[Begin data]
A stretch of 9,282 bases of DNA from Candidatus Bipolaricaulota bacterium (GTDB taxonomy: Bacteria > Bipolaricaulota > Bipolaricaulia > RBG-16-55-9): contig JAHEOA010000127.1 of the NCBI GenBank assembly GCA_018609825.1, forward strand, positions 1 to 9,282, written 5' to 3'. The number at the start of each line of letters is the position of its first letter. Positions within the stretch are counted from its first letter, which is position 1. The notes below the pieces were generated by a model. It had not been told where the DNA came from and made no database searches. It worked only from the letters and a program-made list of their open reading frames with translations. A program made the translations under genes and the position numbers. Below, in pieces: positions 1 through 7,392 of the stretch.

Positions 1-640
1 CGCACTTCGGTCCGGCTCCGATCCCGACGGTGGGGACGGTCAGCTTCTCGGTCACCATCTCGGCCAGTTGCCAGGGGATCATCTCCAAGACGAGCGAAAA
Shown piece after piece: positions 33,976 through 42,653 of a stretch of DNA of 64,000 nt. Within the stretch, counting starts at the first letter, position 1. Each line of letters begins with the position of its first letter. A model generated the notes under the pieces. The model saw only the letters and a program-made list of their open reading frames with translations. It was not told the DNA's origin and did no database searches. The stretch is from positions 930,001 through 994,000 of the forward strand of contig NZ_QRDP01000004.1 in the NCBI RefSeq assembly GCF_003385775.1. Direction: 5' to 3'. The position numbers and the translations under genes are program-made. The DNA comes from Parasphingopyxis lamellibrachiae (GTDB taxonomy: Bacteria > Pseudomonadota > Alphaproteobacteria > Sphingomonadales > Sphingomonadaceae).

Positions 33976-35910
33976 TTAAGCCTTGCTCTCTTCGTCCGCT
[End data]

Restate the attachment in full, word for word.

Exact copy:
A stretch of 9,282 bases of DNA from Candidatus Bipolaricaulota bacterium (GTDB taxonomy: Bacteria > Bipolaricaulota > Bipolaricaulia > RBG-16-55-9): contig JAHEOA010000127.1 of the NCBI GenBank assembly GCA_018609825.1, forward strand, positions 1 to 9,282, written 5' to 3'. The number at the start of each line of letters is the position of its first letter. Positions within the stretch are counted from its first letter, which is position 1. The notes below the pieces were generated by a model. It had not been told where the DNA came from and made no database searches. It worked only from the letters and a program-made list of their open reading frames with translations. A program made the translations under genes and the position numbers. Below, in pieces: positions 1 through 7,392 of the stretch.

Positions 1-640
1 CGCACTTCGGTCCGGCTCCGATCCCGACGGTGGGGACGGTCAGCTTCTCGGTCACCATCTCGGCCAGTTGCCAGGGGATCATCTCCAAGACGAGCGAAAA
Shown piece after piece: positions 33,976 through 42,653 of a stretch of DNA of 64,000 nt. Within the stretch, counting starts at the first letter, position 1. Each line of letters begins with the position of its first letter. A model generated the notes under the pieces. The model saw only the letters and a program-made list of their open reading frames with translations. It was not told the DNA's origin and did no database searches. The stretch is from positions 930,001 through 994,000 of the forward strand of contig NZ_QRDP01000004.1 in the NCBI RefSeq assembly GCF_003385775.1. Direction: 5' to 3'. The position numbers and the translations under genes are program-made. The DNA comes from Parasphingopyxis lamellibrachiae (GTDB taxonomy: Bacteria > Pseudomonadota > Alphaproteobacteria > Sphingomonadales > Sphingomonadaceae).

Positions 33976-35910
33976 TTAAGCCTTGCTCTCTTCGTCCGCT